Brewing with local ingredients can be considered a major focus for the brewers themselves, as they challenge themselves to perfect their art and innovate.

But increasingly it is becoming a focus for consumers as well, who are beginning to look at locality and provenance in many purchasing decisions.

“People are becoming conscious of where their fruit and vegetables and meat come from,” said Tatchell.

“And they make a conscious effort to try and get stuff from as close as possible to where their home is.”

Using local ingredients can also anchor a producer in their locality, developing those community links but also providing a holistic taste of the area to visitors.

However, unlike the wine industry or even with food products like coffee and beef, the provenance of the ingredients in beer is a bit more of a complex issue to relay to consumers.

“People understand wine, whiskey, cider, even spirits because they’re almost exclusively of a singular origin… it’s very easy for people to wrap their heads around that.

“As much as we don’t want to overcomplicate it, it’s four key ingredients, hops, water, malt, and yeast. A lot of people have a grasp on hops nowadays, and the variety of flavours and aromas that can come out of that.

“Malt is starting to be understood, but water, people probably couldn’t really care less what water is in a beer and yeast is probably something that’s again [not as well understood].

“And we go talking about all four of them at once, I think it’s a little bit lost. And it’s a challenge. It’s a challenge to try and provide as much information as we can without overloading the consumer that is just there to enjoy their beer.”

Customer education then becomes a key element of telling the story of a beer.

“[As a generalisation] people aren’t necessarily demanding that level of information about their beer. So it’s still an education piece in trying to get people to inherently understand that beer is an agricultural product in liquid form.

“And as brewers, we manipulate those products, much like a chef does, to craft something that, at the end of the day, that’s enjoyable for as many people as possible. I’m just not sure whether people are there yet – ready to think about their beer as much as what as us brewers would like.

“I regularly put on my consumer hat and ask ‘what am I after out of this? Is it hitting a mark as for a particular beer, is it hitting the mark of is it enjoyable? Is it fun? Is it exciting? Is it drinkable? Is it balanced? Is it drinkable?’”

Why do it?

While there are undeniable challenges with using local ingredients, even new breweries such as Eclipse Brewing Co. realise its importance.

“WA is a world-class food producer [but] a lot of unimproved produce is exported prior to value adding.

“Supporting the value-adding process to our local produce at a local level through malting at Mortlock, and further adding value through the brewing process, means more money stays in the local communities where we intend to operate, providing more opportunities for innovation and growth in regional areas,” explained Chad McGregor.

“We’ve been stoked with the malt and hop flavour profiles that we have produced from local ingredients, and the feedback from the punters has been great!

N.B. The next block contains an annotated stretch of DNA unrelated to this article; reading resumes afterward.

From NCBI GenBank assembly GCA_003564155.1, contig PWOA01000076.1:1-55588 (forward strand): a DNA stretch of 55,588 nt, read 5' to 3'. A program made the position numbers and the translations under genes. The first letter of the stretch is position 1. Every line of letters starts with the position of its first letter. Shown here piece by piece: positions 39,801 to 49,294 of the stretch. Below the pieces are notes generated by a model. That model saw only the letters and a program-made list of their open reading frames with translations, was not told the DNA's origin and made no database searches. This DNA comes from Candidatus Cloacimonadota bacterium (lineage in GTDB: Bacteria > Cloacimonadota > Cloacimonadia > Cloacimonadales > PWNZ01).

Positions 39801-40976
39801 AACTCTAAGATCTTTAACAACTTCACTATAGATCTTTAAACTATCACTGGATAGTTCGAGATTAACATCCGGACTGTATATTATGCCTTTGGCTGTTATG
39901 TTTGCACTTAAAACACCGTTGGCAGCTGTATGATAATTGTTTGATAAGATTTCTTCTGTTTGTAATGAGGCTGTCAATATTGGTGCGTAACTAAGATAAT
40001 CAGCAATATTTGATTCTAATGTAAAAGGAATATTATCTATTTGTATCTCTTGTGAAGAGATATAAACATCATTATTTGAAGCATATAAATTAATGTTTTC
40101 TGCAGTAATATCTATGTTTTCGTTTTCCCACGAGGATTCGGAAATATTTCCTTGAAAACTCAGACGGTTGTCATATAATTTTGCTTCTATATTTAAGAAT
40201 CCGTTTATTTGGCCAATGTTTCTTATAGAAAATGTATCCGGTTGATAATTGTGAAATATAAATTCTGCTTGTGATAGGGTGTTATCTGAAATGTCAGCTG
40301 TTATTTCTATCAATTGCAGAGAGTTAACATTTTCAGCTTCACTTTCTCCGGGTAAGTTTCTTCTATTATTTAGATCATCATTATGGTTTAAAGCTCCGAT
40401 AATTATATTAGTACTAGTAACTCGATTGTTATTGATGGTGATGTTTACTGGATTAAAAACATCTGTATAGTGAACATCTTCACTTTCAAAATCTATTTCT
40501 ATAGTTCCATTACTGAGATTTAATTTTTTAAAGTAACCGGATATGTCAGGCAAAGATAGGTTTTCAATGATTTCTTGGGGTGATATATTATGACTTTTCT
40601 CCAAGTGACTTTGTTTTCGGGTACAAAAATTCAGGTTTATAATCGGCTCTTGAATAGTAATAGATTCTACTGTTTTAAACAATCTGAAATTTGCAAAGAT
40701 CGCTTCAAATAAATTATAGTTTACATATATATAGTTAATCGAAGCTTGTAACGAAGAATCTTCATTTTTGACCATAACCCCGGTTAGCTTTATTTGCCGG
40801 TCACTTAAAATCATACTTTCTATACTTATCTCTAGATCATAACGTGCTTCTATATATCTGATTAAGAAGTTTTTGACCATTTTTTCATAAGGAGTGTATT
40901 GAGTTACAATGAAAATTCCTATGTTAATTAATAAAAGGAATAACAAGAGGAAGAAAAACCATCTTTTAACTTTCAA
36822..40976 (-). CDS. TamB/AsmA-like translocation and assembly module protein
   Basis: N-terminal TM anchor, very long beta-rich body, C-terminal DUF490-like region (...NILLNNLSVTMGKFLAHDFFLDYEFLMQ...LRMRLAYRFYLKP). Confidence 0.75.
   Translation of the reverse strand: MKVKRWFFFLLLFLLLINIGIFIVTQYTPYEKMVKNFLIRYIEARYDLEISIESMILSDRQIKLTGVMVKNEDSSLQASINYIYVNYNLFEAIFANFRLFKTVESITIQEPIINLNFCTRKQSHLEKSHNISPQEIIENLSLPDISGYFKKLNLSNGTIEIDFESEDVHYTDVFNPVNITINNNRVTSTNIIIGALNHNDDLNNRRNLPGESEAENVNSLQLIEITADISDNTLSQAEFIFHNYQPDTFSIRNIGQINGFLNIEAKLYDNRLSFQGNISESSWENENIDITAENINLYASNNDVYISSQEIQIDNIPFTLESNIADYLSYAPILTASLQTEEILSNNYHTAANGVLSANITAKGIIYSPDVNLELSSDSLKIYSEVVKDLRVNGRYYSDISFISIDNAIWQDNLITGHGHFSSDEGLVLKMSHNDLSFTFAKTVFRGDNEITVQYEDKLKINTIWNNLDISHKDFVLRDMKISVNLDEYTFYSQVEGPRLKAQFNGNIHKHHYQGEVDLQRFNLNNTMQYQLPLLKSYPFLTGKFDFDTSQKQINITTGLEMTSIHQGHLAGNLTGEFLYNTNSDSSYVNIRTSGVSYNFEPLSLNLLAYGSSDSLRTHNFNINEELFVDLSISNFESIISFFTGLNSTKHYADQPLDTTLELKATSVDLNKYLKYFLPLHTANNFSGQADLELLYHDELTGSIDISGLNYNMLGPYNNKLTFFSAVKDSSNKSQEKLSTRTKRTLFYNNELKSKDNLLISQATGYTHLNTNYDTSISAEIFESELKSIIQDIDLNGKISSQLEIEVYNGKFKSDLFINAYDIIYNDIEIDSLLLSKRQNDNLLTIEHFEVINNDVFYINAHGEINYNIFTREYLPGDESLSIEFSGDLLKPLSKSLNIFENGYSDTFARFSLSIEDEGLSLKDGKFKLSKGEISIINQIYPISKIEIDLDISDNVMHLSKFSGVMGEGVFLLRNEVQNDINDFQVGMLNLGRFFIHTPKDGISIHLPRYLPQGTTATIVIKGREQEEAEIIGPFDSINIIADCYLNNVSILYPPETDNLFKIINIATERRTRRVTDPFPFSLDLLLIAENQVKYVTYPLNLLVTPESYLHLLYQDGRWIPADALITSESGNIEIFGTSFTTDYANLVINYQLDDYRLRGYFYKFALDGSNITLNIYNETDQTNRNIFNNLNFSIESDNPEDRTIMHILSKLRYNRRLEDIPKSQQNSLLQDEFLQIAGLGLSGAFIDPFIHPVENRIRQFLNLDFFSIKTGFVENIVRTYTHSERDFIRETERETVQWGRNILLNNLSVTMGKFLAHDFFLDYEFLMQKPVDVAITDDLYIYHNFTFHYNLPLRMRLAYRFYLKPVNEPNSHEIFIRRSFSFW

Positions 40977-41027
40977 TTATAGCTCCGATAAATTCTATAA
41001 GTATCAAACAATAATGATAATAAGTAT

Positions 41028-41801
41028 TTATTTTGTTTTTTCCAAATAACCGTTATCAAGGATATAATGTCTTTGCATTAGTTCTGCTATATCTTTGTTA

“It’s [also] a great story! Aussies are all about having a crack, and our local suppliers are the embodiment of this ethos. They are all entering uncharted territory for the sake of better local beers, and hopefully our support helps give them the confidence to continue.”

There were also environmental benefits, McGregor said.

“Reducing our food miles is a major step towards reducing our carbon footprint and minimising our environmental impact.”

For brewers, it’s also a chance to innovate and experiment further, taking on the challenges of locally-sourced ingredients.

“I’m stubborn. I love a challenge and curiosity will always get the better of me,” explained Will Tachell.

[Having grown up on a farm] we can always see that there was this disconnect between and this is probably speaking probably 10 years ago, there was a bit of disconnect between where ingredients came from and what that equated to in a beer.

“When I was a kid we used to grow malting barley for Boags and Cascade.

“Once we started brewing on the farm it was always a lofty goal to produce stuff on the farm and never take it off farm to produce a beverage.

“Yes absolutely it’s easier to pick up the phone to a brilliant supplier that we have these days in the industry and get something arguably a better quality at a fraction of the speed that it takes to produce it.”

But the results of being able to source ingredients internationally could prove to be a potential disadvantage in the long run, Tachell suggested.

“I see that as arguably one of the weak points in the brewing industry, that it has become very much a monoculture.

“So you can create a recipe and we have access to ingredients from all around the world so we can produce a German-style lager here with German malt, German yeast, dial up a water profile that is of German water quality… and hopefully, you can’t taste the difference between something produced historically in Germany and produced in Australia.”

But it also means that brewers have greater control over what they put in their beer – whether they grow it themselves or can visit the local farm on which the ingredients are being grown.

“I love that because it keeps me fresh, we’re constantly challenged and I’m constantly testing my limits, what we can do, how we challenge ourselves, how we learn,” Tatchell explained.

“So it’s an ongoing process. And it’s an ongoing learning curve, which I think you hear of anyone that is in this business. The moment you stop learning, you might as well tap out because you’ve potentially reached where you can plateau.”